Qantas sued over ‘discriminatory’ bonus scheme

Qantas’ decision to refuse a $2000 bonus to employees unless they sign on to new company-endorsed enterprise agreements has outraged unions who are looking to take the matter to court.

The Australian Council of Trade Unions is launching legal action against Qantas claiming the company’s $67 million bonus scheme discriminates against workers covered by collective agreements, while delivering the cash immediately to managers.

The union argues the carrier’s bonus scheme pressures workers into accepting sub-par wages and conditions.

“Union members at Qantas are outraged at this decision and see it as a sign of disrespect,” said ACTU secretary Sally McManus.

“People working at Qantas have endured pay freezes and huge staff reductions. The company has lifted its financial performance on the back of their work, yet Qantas management want to use their bonus reward as leverage instead of recognition.”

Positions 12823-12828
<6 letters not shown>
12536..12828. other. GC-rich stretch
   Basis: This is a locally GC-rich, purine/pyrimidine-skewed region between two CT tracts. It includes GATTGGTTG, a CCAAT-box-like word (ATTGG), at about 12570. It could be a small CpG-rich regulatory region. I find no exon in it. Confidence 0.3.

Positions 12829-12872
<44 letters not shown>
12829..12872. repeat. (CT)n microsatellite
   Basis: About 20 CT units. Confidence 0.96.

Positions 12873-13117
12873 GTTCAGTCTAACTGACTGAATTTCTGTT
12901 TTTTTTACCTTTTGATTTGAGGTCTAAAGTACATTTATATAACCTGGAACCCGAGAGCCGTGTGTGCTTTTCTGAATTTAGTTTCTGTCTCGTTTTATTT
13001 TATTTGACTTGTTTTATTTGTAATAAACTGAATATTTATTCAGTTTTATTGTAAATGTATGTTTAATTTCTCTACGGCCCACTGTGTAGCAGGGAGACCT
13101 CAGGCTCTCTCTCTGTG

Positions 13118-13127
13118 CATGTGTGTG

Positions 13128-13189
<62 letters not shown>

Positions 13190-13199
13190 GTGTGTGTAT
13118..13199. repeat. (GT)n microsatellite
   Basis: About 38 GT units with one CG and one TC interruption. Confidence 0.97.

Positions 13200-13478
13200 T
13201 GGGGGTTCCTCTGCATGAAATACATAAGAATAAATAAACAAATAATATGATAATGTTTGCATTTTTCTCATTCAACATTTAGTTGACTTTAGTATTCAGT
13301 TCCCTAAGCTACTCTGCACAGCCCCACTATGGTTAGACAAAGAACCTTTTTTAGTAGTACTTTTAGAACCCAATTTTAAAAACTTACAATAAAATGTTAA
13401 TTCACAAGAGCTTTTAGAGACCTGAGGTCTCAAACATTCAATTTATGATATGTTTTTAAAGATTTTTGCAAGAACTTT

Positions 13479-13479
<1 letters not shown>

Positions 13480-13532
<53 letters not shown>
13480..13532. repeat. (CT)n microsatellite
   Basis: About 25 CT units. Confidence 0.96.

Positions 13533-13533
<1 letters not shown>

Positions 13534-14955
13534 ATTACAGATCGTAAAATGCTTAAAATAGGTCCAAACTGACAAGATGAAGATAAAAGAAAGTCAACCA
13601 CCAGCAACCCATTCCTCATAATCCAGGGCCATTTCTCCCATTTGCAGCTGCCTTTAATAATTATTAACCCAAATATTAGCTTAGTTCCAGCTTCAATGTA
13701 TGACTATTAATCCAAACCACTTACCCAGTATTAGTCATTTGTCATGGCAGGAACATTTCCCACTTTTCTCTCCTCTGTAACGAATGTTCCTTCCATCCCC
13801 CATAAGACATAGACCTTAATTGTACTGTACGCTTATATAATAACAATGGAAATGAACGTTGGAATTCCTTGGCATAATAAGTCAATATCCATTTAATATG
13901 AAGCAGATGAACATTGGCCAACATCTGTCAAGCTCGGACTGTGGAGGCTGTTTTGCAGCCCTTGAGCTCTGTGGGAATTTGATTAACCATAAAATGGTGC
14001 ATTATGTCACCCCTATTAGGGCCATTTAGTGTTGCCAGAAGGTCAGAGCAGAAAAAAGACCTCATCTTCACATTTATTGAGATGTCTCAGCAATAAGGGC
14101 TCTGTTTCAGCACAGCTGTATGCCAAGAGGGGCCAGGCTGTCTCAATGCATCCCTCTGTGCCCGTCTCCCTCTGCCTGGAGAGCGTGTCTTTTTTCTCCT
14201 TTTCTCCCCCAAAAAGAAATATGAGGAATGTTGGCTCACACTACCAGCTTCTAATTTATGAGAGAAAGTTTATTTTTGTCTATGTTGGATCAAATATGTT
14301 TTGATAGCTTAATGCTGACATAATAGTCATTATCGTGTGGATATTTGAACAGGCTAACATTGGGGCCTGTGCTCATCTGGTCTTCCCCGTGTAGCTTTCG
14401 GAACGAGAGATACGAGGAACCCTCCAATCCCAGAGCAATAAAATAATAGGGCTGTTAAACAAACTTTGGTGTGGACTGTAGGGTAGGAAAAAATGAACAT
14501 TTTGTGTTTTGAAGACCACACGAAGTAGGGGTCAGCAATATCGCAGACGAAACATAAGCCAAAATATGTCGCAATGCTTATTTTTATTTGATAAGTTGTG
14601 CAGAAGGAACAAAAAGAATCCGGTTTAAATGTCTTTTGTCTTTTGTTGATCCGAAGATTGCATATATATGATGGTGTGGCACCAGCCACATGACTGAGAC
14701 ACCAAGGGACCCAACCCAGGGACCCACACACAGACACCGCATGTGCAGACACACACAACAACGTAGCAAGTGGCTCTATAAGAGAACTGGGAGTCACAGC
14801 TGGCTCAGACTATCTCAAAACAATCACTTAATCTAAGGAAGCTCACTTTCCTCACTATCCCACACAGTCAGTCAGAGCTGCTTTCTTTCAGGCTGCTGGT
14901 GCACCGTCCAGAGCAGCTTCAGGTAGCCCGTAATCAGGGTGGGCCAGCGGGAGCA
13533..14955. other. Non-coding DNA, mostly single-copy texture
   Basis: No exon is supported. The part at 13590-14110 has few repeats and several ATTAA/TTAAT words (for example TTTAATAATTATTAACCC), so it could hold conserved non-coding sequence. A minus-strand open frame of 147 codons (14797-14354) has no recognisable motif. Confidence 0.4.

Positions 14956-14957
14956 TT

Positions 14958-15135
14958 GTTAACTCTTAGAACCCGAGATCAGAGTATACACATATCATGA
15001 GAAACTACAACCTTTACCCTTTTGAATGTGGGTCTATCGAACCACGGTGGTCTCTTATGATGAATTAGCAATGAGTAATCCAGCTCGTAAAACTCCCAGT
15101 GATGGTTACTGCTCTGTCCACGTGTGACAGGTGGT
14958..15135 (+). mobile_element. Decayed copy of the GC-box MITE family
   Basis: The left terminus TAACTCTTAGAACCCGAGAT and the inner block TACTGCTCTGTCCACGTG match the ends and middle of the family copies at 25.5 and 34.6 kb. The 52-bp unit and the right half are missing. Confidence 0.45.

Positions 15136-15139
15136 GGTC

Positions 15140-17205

In August last year, Qantas announced it would pay a $2000 cash bonus to full-time employees and $1500 to part-timers following its record $1.6 billion profit result. The airline paid the cash bonus to staff not on an agreement the following month.

But for the 27,000 covered by a collective agreement, the airline said it would only pay them the bonus if they signed up to their next agreement.

Qantas also warned that if one or more employees took any form of action that “harms” Qantas “all employees in the relevant work group will lose eligibility for the bonus”.

According to its application to Fair Work, the ACTU alleges Qantas is “deliberately” treating employees covered by collective agreements less favourably than those who are not by either delaying payment, and so reducing the bonus value in real terms, or denying them a bonus at all.

However, Qantas has warned it may simply use the money for dividends in the future following the union threat.

“This is ultimately shareholders’ money and the ACTU is doing a good job encouraging us to abandon these discretionary bonuses and simply return the money to shareholders in future,” a Qantas spokesman said.